The days are growing longer and warmer weather is on its way. This means one thing: love is in the air! For birds at least. Spring means it’s nesting time for the majority of birds in our area. Birds are actively seeking out nesting sites to build nests, lay eggs and raise their young.
Some of the most common songbirds nest in bird houses. Bluebirds, chickadees, titmice, nuthatches, tree swallows, house sparrows, house finches and wrens all look for the safety of an enclosed house to raise their young. Woodpeckers, screech owls and wood ducks will also nest in houses, if the houses are big enough!
When selecting a bird house, it is important to look for specific features. First, and most importantly, make sure the bird house has a way to be cleaned out. Most of the time there is a small door in the back of the house that can be opened. This feature is made to clean out the old nest once the young have fledged, or “flown the coop”,. Some birds will have more than one brood a year and if they do, they will build a new nest. Cleaning out the bird house is important because it reduces the amount of mold and parasites that can otherwise accumulate in and under the nest. Also be sure to check your bird house for ventilation. Usually, there are small spaces in the upper or lower corners of the house that are cut out for air to flow. Having ventilation in the house also lowers the risk of mold building up in the house.
The size of the entrance hole of a house will dictate who can nest in it. The smaller the size of the hole, the more limited you are in what type of birds can fit in it. Wrens, for example, only need a house with an entrance hole of 1” in diameter. Chickadees only need a hole 1 1/8” in diameter. This size is also small enough to keep house sparrows out. Anything larger than 1 1/8” is big enough for them to fit through. If bluebirds are what you are after, get a nest box with a 1 ½” opening. To keep sparrows at bay, find a house that is sparrow-resistant. These often have innovative entry options or “sun-roofs” that discourage sparrows from nesting in them.
If your interest extends to even larger nesting birds, you might want to consider screech owls. Screech owls are a year-round resident of this area and when full grown are less than 10” tall. Many people have luck with attracting screech owls to their yards with a screech owl nesting box. These houses have a 2” diameter and should be placed at least 10 feet high.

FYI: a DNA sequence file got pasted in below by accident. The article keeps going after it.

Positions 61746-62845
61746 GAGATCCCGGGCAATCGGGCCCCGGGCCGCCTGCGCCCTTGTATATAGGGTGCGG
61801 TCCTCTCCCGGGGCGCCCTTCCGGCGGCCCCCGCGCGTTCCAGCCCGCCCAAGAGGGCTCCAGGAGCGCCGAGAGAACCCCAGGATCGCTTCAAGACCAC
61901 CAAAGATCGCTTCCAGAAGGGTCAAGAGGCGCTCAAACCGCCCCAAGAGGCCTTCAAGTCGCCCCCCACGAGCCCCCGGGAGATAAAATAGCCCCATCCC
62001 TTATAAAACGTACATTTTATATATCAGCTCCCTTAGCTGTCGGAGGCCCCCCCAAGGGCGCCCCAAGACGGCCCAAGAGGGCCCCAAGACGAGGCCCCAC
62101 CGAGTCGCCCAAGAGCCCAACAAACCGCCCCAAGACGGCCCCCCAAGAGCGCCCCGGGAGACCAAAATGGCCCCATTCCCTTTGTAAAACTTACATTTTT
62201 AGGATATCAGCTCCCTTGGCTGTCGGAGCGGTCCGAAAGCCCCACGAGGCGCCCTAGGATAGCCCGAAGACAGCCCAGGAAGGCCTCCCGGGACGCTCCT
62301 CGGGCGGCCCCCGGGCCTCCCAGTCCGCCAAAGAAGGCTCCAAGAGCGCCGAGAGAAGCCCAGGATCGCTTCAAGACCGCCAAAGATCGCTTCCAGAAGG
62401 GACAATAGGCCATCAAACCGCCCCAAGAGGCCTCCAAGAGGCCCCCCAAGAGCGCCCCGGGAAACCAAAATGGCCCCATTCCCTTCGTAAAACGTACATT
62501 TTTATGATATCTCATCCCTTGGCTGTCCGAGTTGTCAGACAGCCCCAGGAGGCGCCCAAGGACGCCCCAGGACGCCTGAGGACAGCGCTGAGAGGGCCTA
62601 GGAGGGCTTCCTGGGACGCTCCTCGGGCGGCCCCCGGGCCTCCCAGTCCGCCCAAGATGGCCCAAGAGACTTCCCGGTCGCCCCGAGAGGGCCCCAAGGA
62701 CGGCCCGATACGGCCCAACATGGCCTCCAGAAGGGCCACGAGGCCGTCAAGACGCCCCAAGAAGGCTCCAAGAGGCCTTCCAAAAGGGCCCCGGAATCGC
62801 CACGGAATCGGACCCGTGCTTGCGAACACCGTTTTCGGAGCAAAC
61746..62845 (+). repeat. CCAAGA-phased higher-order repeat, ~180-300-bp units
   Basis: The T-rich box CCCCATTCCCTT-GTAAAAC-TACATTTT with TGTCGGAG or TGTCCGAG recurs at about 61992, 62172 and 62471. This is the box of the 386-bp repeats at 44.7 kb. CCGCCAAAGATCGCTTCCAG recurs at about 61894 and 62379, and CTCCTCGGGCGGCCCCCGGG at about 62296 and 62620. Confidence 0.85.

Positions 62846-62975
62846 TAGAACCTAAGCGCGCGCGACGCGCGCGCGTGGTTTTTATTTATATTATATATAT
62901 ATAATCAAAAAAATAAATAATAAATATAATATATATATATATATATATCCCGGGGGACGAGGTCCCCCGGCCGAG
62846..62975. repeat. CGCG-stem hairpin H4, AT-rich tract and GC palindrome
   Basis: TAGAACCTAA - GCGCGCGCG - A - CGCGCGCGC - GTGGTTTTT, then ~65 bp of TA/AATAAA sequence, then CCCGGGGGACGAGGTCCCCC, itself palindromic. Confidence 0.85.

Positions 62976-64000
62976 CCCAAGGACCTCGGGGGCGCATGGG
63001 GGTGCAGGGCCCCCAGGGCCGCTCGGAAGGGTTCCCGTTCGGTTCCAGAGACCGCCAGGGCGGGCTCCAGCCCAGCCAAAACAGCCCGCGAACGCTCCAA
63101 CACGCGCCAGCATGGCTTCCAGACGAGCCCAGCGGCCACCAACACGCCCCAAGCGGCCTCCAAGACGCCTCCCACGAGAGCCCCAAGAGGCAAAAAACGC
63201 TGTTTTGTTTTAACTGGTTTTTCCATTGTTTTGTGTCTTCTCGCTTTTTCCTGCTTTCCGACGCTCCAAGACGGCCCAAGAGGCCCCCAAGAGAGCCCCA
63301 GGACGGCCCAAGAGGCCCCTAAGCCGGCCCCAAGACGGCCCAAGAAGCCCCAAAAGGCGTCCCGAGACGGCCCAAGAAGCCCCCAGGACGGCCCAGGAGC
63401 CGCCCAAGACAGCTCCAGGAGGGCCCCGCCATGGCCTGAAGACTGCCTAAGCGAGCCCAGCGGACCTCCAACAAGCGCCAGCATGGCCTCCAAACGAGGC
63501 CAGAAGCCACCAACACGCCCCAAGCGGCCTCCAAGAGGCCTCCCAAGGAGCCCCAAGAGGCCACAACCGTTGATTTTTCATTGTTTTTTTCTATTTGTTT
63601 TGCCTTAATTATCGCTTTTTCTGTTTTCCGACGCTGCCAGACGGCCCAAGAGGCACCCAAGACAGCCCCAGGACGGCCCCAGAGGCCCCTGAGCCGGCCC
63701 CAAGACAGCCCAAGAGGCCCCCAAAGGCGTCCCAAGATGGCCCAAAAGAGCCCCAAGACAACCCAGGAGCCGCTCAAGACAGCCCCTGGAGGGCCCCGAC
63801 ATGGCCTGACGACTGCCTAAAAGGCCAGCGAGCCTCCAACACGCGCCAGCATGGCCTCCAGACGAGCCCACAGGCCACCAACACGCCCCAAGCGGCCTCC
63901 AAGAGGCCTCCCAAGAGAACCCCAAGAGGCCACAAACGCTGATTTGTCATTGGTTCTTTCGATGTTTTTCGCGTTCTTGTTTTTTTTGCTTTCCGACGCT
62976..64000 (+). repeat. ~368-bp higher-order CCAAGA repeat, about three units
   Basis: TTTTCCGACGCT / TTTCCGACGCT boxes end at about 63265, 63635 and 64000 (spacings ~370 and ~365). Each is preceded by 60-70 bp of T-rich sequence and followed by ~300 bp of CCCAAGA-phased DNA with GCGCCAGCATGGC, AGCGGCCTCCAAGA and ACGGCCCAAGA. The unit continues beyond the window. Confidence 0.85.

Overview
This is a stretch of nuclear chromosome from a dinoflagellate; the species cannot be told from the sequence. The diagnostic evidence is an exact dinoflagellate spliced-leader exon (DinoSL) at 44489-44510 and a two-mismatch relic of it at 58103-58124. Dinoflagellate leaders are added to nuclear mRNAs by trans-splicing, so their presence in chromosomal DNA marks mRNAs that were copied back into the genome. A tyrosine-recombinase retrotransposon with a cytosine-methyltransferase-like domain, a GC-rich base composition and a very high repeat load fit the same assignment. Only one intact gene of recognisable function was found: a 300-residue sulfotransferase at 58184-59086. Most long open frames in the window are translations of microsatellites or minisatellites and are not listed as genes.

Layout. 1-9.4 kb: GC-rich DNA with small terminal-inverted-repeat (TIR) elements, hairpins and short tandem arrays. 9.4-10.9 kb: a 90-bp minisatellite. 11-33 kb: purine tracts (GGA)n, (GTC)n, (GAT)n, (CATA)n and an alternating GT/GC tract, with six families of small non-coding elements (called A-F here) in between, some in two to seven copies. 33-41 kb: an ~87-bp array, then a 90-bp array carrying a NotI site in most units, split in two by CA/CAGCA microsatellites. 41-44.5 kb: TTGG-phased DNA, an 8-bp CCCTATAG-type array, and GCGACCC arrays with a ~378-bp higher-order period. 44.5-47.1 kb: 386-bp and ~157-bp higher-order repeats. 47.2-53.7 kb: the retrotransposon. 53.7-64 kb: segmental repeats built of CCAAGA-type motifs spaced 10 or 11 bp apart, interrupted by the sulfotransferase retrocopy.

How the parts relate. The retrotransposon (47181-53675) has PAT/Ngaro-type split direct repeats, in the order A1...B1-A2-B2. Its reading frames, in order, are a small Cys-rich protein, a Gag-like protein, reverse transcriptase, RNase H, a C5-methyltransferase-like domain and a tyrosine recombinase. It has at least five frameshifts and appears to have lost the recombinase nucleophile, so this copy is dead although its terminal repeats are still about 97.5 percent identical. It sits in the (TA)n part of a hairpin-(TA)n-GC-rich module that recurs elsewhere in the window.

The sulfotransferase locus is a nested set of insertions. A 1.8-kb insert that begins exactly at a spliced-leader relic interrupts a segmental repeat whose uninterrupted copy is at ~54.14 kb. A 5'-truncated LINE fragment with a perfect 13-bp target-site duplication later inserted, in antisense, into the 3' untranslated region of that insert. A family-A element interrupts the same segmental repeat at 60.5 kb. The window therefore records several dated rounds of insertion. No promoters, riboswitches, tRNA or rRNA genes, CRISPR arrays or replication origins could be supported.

When mounting a bird house, remember that most birds like their house to be secure. If it is moving around in the wind, many birds will not nest in it. Wrens, house sparrows, and chickadees will nest in houses that are hanging, but many other species will not. Bird houses should be mounted at least 5 feet off the ground in order to keep them protected from predators like cats who can catch birds mid-air. Baffles can be mounted on a bird house pole to keep squirrels and raccoons from climbing up the pole to raid the box of the eggs or young inside it. Bird house “guardians”, tubular extensions to bird house entrances, are another item that will keep squirrels and raccoons from reaching inside the nest box.
Keep in mind that not all birds will nest in a house. Robins, cardinals, mourning doves and barn swallows will nest on nesting perches, a semi-enclosed platform that shields them from the elements and provides protection. Hummingbirds, orioles and goldfinches build their nests in trees and can be enticed to nest in your yard by offering a nesting ball full of natural cotton and string. Scraps of yarn, pet hair, and feathers can be left outside for birds to use as nesting material, but do not use dryer lint, as the chemicals in it that are used to launder clothes can be harmful to birds.
Finally, it is worth remembering that caring for our feathered friends is often as much an art as it is a science, and that results will vary. Have faith, have fun, and use the advice in this article to give yourself a great start. And most importantly, don’t forget that love really is in the air, so now is the perfect time to be a match-maker by putting out your bird houses, cleaning out your old ones, and maintain a steady watch for all the little (and not so little) ones that will call them home!
Liz Magnanti is the manager of the Bird House on Monroe Avenue in Pittsford. She has a degree in wildlife conservation and has worked as a naturalist at various nature centers.